Search for "down tube fender", and for the rear one that attaches to the seat post. That's pretty much going to be it I would think. But looking at pictures, you might not even be able to squeeze a down tube fender in there. Some venges have shaped DTs (top end with a curved profile so the wheel tucks in), some have straight DTs. If you have the first, good luck.
At least they are easy on/easy off, so you can go back to aero with ease.
You might want to consider a cheap, used, bad weather bike.
I have bought fenders to fit on bikes knowing that as soon as I left the shop with them they were mine no matter what because I was going to be hacking them to make them work with the particular bike they were going on. If you can accept the fact that they will not be under warrantee and that in the end the hack job might not ultimately work then modify the fenders.
Get a beater bike/frame if you really intend on riding with fenders during less than ideal conditions. I live in the NE of the States and ride my beater from the end of Dec until the beginning of April. Save the Venge for better weather!
I use the MK2 version constantly, especially this time of year. I find them faultless. I do not use the little "brake track scrubber" or rather the little "alignment brushes" or whatever they're actually called. I just put the fenders on and pay close attention to getting them straight and tight and they're never an issue. A real top notch product. I have a bike they live on all year round and they're faultless. Put some highway red reflective tape on the back of the rear one for an added safety bonus too.
There's lots of youtube videos showing the MK2 and the new MK3 being installed and used. You might have to cut or trim them somewhere to make them fit, which is fine, do what you need to for a good fit. Once they're dialed in they are silent and solid.
Expected to see a lot of snarky replies in this thread and pleasantly surprised to see good discussion and info... I know this post of mine doesn't really contribute to the conversation but just wanted to throw that out there.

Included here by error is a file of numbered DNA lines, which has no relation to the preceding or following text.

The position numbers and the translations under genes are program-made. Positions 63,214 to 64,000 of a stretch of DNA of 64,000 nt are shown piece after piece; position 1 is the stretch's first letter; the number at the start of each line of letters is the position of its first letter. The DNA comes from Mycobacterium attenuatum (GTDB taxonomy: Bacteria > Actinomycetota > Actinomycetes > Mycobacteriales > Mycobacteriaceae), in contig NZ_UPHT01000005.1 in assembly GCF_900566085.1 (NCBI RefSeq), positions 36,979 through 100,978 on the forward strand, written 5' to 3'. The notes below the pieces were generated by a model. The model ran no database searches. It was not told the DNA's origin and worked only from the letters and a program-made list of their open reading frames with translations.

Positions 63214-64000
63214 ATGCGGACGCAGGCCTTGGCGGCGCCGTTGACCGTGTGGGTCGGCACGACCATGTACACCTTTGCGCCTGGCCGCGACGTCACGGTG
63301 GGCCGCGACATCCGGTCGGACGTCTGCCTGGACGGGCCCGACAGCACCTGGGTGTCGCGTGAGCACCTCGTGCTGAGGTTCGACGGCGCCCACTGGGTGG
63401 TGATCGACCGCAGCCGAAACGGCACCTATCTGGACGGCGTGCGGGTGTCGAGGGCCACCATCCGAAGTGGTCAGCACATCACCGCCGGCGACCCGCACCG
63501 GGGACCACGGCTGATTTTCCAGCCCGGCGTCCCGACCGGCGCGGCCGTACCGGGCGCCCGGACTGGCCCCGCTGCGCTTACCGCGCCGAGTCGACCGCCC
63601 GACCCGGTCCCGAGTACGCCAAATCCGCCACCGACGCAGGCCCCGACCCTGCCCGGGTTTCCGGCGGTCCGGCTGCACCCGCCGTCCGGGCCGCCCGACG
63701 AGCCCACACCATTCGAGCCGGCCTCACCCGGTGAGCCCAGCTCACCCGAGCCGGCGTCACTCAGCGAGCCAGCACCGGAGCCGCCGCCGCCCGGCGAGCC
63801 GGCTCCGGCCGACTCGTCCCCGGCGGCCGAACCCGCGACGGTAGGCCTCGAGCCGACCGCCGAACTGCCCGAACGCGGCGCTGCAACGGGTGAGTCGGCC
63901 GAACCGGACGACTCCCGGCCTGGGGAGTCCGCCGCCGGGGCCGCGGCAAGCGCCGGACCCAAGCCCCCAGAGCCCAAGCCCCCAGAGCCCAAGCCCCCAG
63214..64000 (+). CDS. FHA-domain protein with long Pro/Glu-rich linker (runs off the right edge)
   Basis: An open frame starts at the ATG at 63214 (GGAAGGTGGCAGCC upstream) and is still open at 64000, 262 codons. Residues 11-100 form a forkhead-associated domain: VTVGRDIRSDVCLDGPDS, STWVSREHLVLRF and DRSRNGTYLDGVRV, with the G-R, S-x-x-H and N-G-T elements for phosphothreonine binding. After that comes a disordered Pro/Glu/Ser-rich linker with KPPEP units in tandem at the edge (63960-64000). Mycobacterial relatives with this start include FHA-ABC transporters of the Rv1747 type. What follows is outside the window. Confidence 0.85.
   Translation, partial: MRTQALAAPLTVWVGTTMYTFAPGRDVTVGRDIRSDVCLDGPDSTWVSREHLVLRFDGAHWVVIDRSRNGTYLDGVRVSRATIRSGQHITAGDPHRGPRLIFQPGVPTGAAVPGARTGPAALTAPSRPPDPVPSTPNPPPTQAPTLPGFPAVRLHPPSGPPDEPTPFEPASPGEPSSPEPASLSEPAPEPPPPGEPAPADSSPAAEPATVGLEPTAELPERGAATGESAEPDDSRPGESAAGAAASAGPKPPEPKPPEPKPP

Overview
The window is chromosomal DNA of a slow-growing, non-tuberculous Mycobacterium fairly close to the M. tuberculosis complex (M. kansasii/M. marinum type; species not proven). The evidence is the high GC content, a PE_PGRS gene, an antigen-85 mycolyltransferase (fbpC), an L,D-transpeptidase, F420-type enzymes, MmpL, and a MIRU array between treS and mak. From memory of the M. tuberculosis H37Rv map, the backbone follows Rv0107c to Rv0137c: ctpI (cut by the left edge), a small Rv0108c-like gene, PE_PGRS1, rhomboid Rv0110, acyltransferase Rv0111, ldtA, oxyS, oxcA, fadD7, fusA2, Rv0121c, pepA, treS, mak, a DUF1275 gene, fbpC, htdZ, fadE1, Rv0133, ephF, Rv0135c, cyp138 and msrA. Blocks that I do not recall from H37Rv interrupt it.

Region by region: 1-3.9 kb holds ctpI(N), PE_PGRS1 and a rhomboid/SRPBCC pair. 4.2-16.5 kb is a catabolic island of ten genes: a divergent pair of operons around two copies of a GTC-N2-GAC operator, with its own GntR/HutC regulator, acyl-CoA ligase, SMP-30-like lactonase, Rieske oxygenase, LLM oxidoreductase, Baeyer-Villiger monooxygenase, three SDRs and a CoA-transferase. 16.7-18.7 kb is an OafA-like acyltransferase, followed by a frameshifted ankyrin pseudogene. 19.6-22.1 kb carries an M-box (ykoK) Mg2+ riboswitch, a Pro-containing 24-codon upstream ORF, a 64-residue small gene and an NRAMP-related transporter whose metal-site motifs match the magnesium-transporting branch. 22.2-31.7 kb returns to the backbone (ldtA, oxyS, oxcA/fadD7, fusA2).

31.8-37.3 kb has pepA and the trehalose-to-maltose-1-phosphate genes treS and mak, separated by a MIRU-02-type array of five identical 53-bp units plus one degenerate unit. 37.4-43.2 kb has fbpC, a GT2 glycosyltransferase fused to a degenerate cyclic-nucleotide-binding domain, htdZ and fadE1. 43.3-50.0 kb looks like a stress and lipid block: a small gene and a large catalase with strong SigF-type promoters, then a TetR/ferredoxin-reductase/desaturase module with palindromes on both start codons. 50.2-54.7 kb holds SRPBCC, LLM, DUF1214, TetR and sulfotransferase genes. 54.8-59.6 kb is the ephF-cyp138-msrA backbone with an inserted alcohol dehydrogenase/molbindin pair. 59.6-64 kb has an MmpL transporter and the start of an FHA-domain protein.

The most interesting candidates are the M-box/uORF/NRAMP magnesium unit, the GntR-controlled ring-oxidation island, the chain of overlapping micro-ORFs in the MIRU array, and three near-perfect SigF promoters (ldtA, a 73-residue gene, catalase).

Unfortunately, the Mk3 require you to apply some kind of super sticky hook and loop to your frame. Not something I'd be keen to do.
I live in the north western US (north of Seattle area). For me, having a dedicated rain bike is the only option. Just buy a cheap aluminum or carbon frame and build it up with some ebay parts or something. Put a decent, sturdy set of fenders on and leave them there. Your rain bike should also be able to run a larger and more durable tire (a nice 25mm or 28mm conti 4 season, etc...) for better flat prevention. Flats are far more common in the rain, and fixing flats in the rain sucks X1000, especially on a fendered bike.
I live across the water in Victoria and fenders are a fact of life here. We are NOT allowed on any club ride without fenders PLUS fender extension flaps, in the rainy season. Though most people have a winter bike with solid heavy fenders, some use ultraight fenders like the Crud RR ones.
I just pop on the Crud Roadracer fenders on my bike. (though I also have a cross bike I use as a gravel bike with heavy fenders). Have put them on my SWorks Tarmac, and now my Lynskey R150. However the Lynskey is more versatile bike - runing 25C tough tires, a bit more room for 28c and.or CRR fenders, and the Ti frame gives me less worry about being constantly wet and dirty. Also can ride on the gravel MUT trails with less worry.
I run 25C Gator Hardshell tires not the mere Gatorskins. Have never had a flat with these.
A forum community dedicated to Road Bike owners and enthusiasts. Come join the discussion about bike parts, components, deals, performance, modifications, classifieds, troubleshooting, maintenance, and more!